Head of Department, Department of Education Free State Province v Welkom High School and Another

Case No. Lower Court Judgments Hearing Date Judgment Date Majority Author Vote
CCT 103/12 Free State High Court, 12 May 2011
SCA, 28 Sep. 2012
 5 Mar. 2013  10 July 2013 Khampepe J.  5-3

By Duncan Wild on 22 July 2013

In this case the Constitutional Court had to determine whether the Department of Education may order the principal of a public school to readmit learners to that school in circumstances where the school’s governing body has adopted a policy which provides for the mandatory exclusion of the learners.

The case involved two schools, Welkom High School and Harmony High School (“the Schools“), that had adopted policies dealing with learner pregnancies.  In essence, both policies allowed the school to exclude a learner who became pregnant from the school for a period of time. In 2010, a learner was excluded from each of the Schools under these policies and the learners complained to the provincial Department of Education. Soon thereafter, the  Head of Department, Department of Education Free State Province (“HOD“) wrote to each of the Schools directing that the learners be re-admitted.

Each school then brought an application to court that were subsequently consolidated into one matter, and the High Court granted an order declaring the HOD had no authority to compel a school principle from acting in a manner contrary to the policy adopted by the school governing body; declared the exclusion of the learners valid in law; and interdicted the HOD from taking steps to undermine the schools decisions.  Continue reading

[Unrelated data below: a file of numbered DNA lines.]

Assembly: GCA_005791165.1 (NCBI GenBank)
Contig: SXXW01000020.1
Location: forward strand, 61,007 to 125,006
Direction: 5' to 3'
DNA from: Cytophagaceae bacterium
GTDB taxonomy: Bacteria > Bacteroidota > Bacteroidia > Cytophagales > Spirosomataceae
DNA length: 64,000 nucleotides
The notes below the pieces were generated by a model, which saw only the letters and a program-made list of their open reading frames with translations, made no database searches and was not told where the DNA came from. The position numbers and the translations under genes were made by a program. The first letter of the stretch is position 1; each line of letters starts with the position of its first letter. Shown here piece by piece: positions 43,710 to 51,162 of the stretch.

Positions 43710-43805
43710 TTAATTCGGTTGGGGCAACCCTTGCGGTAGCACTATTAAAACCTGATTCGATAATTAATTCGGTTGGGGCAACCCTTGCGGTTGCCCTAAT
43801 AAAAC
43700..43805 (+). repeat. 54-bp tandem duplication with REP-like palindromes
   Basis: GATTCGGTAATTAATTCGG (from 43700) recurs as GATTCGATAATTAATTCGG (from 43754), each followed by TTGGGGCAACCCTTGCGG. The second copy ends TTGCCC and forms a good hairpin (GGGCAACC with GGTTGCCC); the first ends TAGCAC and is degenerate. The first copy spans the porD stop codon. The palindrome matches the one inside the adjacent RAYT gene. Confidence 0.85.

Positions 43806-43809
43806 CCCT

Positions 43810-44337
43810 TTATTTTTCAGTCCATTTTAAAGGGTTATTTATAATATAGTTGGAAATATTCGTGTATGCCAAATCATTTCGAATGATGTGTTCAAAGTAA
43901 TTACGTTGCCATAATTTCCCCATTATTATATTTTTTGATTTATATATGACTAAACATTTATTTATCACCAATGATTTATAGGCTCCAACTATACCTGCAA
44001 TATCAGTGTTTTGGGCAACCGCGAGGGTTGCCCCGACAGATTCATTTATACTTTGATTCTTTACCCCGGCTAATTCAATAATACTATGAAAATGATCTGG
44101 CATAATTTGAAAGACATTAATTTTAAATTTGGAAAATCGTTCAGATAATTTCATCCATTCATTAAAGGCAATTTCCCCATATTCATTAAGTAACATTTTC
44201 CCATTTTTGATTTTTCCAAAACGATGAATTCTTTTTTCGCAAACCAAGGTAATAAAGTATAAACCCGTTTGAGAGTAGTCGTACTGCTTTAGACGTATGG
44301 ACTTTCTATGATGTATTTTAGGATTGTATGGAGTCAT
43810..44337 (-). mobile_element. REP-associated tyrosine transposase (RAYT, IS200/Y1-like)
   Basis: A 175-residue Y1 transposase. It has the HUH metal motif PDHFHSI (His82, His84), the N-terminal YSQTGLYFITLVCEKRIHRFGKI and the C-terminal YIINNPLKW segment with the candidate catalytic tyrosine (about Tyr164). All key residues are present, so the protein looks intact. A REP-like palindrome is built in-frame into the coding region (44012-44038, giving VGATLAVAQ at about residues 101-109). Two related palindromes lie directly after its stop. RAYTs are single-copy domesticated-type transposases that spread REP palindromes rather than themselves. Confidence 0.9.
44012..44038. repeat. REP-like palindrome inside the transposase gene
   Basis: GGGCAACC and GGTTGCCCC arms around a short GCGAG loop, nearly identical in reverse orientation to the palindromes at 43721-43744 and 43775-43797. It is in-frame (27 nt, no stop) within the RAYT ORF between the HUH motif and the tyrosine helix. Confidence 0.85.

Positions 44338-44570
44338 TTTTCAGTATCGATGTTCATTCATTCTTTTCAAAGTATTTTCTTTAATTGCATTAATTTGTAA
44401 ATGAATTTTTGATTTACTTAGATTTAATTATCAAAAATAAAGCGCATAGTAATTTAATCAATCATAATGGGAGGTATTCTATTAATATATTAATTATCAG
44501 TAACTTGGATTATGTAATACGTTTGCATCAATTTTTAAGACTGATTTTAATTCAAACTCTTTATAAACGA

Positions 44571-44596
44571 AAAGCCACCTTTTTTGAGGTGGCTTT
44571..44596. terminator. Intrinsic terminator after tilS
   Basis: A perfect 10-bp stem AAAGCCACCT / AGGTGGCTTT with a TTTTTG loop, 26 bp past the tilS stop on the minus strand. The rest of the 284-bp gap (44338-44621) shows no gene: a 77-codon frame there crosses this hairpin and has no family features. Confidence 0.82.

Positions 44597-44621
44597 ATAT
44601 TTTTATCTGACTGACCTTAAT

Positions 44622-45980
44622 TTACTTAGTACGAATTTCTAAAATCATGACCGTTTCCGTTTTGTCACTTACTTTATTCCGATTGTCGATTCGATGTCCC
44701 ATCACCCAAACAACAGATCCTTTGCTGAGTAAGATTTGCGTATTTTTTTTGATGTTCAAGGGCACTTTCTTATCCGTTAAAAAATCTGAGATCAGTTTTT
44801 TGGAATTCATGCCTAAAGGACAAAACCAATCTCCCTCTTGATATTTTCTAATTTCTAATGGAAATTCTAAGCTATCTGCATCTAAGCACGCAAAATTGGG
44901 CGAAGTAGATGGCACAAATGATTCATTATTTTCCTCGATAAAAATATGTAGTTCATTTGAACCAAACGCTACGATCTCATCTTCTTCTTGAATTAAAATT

Rademan v Moqhaka Municipality and Others

Case No.
Lower Court Judgments Hearing Date Judgment Date Majority Author
CCT 41/12
Free State High Court, 2 Sep. 2010
SCA, 1 Dec. 2011
5 Feb. 2013
26 Apr. 2013 Zondo J. Unanimous

Ms Olga Rademan lives within the Moqhaka Municipality (“the Municipality“), and refused to pay taxes and levies on her property.   She is a member of the Moqhaka Rate Payers’ and Residents’ Association to which she pays the amount due in respect of property rates. She had however paid the Municipality what was due for services, including electricity.  On 17 August 2009, Ms Rademan’s electricty supply was cut off by the municipality. 

Ms Rademan brought an urgent application before the Kroonstaad magistrate’s court for the restoration of her electricity supply and this was granted. The Municipality appealed to the High Court, and the High Court overturned the Magistrate’s decision finding that the Municipality was within its rights to disconnect Ms Rademan’s electricity. The Supreme Court of Appeal agreed with the High Court, and Ms Rademan appealed to the Constitutional Court. 

Justice Zondo, writing for the Court, held that the legislative framework applicable to the dispute at hand did allow the Municipality to amalgamate the different accounts for services rendered (like water, electricity, waste management) into one consolidated account.  The effect of this debt consolidation is that the non-payment of any portion of the account causes the ratepayer to be in arrears on the entire consolidated debt and the Municipality is resultantly entitled to reduce or withhold the delivery of services such as electricity.  In essence, the Constitutional Court held that a ratepayer cannot choose which of the municipal service they pay.  Accordingly, the Constiutional Court found that Ms Rademan’s account was in arrears, and that the Municipality was entitled to discontinue the supply of electricity to her household. Continue reading